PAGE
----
Unfortunately, the internet is not always the safe haven we would like it to be. For whatever reason, there are people out there that write scripts to probe the internet in search of websites with security vulnerabilities. Once a site is compromised, the breach may be used to redirect your visitors to alternative websites, deploy malware, or in worse cases, steal information about your customers. While it easy to simply hope that it never happens to us, as business owners it is always in our best interest to proactively prevent such breaches from occurring, rather than dealing with the consequences afterward. It’s not as difficult as you might think. Here are some of the areas that your IT administrator might want to look at.
Most shared hosting companies provide a web based control panel, common ones are cPanel and Plesk. While it is usually up to the hosting company to make sure that their host is up to date (and this is one thing I would be asking any potential hosting provider), as a customer you can still make sure that the password for the control panel is relatively hard to guess and certainly not left as a default such as ‘password’.
One trick that hackers use is to upload a new page onto your website. If you ask you web host to make the directories on your web site ‘read only’ then it is impossible for hackers to modify your web site or upload malicious code. You may even be able to do this from your control panel or FTP client. If you have a VPS, this can very easily be done from the command line.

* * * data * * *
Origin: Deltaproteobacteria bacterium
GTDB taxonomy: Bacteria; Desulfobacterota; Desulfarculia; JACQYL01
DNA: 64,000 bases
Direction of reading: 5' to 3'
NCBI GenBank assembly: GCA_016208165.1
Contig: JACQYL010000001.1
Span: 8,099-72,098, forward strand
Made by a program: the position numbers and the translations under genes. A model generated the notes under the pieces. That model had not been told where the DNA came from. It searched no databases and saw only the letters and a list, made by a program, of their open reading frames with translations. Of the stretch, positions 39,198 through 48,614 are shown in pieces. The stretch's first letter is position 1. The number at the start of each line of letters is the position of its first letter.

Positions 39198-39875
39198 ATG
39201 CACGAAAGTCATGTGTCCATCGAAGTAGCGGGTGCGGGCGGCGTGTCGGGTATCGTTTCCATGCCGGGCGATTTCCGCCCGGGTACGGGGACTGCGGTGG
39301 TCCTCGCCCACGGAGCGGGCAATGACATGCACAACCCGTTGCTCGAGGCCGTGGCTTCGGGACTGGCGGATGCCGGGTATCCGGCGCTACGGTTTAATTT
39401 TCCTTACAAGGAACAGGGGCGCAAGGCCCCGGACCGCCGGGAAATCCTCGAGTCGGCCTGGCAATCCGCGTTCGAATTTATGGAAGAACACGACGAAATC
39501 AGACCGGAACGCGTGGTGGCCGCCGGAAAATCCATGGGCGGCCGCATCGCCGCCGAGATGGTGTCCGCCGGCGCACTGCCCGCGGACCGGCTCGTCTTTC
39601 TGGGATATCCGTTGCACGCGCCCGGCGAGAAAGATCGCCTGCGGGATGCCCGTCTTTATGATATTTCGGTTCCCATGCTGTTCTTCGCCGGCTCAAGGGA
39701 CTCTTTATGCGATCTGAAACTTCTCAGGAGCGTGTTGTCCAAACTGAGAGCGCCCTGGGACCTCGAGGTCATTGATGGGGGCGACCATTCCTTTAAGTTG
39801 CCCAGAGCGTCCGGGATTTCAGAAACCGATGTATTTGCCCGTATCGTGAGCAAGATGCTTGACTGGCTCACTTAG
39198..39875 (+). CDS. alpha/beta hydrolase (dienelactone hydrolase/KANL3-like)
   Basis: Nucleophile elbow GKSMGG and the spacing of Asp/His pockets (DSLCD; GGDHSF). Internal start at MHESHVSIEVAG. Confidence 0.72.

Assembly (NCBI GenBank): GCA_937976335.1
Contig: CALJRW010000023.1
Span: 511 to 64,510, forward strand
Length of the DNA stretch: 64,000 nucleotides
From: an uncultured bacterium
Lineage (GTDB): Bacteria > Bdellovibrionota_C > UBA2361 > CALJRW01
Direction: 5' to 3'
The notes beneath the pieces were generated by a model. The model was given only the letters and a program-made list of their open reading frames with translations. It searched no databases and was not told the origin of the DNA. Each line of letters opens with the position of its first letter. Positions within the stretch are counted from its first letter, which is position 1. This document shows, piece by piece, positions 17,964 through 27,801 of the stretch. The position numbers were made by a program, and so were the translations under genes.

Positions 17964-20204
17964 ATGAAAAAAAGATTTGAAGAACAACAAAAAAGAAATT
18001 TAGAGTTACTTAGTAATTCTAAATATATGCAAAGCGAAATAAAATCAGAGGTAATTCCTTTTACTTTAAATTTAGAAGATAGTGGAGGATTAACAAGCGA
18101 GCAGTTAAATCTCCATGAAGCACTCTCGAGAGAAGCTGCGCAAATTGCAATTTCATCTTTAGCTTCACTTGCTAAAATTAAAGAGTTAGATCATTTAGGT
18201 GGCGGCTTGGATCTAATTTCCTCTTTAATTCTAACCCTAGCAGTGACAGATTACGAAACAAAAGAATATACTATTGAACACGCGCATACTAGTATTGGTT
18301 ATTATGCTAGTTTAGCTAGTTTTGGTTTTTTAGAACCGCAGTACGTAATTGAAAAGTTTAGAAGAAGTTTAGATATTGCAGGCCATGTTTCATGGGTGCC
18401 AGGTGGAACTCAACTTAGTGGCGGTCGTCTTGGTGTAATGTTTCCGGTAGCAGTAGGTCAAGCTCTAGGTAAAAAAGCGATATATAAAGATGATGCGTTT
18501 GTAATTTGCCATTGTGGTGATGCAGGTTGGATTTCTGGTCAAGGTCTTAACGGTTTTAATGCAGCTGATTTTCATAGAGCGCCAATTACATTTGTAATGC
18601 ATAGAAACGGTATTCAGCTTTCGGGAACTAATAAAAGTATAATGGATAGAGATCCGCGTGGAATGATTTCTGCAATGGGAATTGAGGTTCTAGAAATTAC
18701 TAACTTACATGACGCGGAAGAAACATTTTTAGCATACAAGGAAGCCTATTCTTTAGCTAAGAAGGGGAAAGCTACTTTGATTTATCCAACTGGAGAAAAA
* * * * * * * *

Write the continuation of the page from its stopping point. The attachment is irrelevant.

Sites that use https:// rather than http:// encrypt all the data that is sent between the web browser and the web site. This is particularly useful for filing in forms where a customer has to log on. Your web browser will issue a security warning if you do not your own SSL certificate, but there are relatively cheap these days, and this is an absolute must if you want to do any sort of online transaction.
Content Delivery Networks have come a long way. Not only do they keep a local copy of parts of your website to speed it up, the more sophisticated ones have value added features that also act like a firewall. This allows them to detect spambots and the like to prevent inappropriate posts to your blog and other malicious attacks. They can also provide a whitelist of IP addresses to restricted parts of your website, such as the administrator pages.
If your website is built around a commonly used Content Management System like Joomla, Drupal or WordPress, it is really important to update the core application as well as its plugins. This is no different from deploying a security update on your PC. Fortunately most of these will self-update at the click of a button from the admin section, but don’t forget to re-enable your file permissions back to read/write while you do this, and then re-secure the site again. While we can never guarantee that a website will never be compromised, taking some (or all) of the initiatives I have mentioned may deter potential hackers to search for easier targets. If you'd like a free assessment of your website security, feel free to get in touch.